To A Graduate
You couldn’t have been any more than three years old the Saturday night your parents dropped you off at our house, on their way to a nice dinner out. We were only too happy to watch you for a few hours, especially with the assurance that you’d fall asleep, no problem, in just half an hour or so.
So we soon carried you off to bed, tucked you in, said goodnight and turned off the light. When we checked in on you fifteen minutes later, you were sitting up in bed, wide awake, just looking around.
We brought you back downstairs, read another story to you, then tried to put you down again, with the same results – twice.
Giving up the ghost of you ever falling asleep under our roof, we wound up playing with you in the living room until your folks arrived. At some point during the evening I must have marveled as to how you were a real party animal, because when your mom wondered why you were still awake, you thrust both arms triumphantly into the air and said “Because I’m a party animal!”.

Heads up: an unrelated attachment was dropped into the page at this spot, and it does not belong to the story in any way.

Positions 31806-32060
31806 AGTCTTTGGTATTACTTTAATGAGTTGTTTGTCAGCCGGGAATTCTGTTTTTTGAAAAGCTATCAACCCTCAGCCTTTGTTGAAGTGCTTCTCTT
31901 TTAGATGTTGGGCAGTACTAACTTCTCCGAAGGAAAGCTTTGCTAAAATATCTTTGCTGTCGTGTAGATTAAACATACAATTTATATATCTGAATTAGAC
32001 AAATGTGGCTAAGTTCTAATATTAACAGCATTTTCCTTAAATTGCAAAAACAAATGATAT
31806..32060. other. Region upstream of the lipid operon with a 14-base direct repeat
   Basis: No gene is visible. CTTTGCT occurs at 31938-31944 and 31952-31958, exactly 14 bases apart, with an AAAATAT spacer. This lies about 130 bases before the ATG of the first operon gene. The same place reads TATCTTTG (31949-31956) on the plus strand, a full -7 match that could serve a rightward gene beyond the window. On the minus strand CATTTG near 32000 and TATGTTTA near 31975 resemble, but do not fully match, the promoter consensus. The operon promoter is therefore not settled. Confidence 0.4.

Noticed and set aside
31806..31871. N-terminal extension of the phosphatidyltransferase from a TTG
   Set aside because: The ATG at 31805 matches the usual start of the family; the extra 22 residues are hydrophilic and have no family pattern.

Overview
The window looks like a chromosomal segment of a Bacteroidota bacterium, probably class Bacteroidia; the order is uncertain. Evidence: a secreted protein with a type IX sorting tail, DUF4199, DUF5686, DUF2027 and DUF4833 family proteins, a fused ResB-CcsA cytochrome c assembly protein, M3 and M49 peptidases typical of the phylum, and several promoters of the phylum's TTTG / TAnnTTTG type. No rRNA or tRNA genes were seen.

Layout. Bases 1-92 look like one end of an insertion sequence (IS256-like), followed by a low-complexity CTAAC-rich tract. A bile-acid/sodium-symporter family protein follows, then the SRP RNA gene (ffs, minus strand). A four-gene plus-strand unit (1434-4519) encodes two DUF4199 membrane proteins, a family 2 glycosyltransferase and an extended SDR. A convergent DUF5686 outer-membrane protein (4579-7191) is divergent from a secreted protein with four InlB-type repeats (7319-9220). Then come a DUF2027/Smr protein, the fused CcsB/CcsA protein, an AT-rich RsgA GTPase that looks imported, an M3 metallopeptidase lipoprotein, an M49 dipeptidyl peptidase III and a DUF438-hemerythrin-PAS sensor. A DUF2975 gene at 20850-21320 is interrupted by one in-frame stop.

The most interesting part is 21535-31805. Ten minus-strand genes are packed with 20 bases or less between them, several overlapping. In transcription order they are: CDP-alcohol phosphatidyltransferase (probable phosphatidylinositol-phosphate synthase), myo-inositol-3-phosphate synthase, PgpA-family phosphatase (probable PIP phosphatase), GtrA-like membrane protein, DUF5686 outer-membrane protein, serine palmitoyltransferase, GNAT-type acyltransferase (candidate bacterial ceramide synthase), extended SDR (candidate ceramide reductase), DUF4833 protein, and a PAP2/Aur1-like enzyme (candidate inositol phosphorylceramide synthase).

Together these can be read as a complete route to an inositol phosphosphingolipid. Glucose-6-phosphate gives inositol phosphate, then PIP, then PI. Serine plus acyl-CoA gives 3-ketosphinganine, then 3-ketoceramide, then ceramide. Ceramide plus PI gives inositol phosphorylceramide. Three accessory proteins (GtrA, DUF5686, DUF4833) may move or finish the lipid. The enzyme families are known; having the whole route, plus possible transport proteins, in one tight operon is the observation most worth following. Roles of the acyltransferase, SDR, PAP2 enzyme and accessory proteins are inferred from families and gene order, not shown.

And thus the twig was bent.
Upon the occasion of your graduation from high school, I wrote to you and cited the example of the numerous high school plays we had attended together and the lessons to be gleaned from them. Particularly, I recalled a favorite production of Peter Pan, and I encouraged you to fly.
Now you’re about to graduate from college, and fly you have!
You immersed yourself in your school and the town, as if you were trying to cram ten pounds into a five-pound sack.
You threw the weights during track seasons for your school, and played the clarinet for the local Chamber Orchestra, all while majoring in history .
During the down period that is the month of January at a lot of small private colleges, you spread your wings and visited Ecuador and the Galapagos Islands two years ago, and adventured to Riga, Latvia, this year (giving rise to questions pertaining to your sanity – Russia in the dead of winter? Really? Some History major you are! Both Napoleon and Hitler had their demises hastened by just such a trip).
You’ve spent the last four years realizing you can fly.
Couple that with what you learned when you were three, and the sky might not be the limit for you, Carolyn.
For you are a party animal.
There’s no question about it.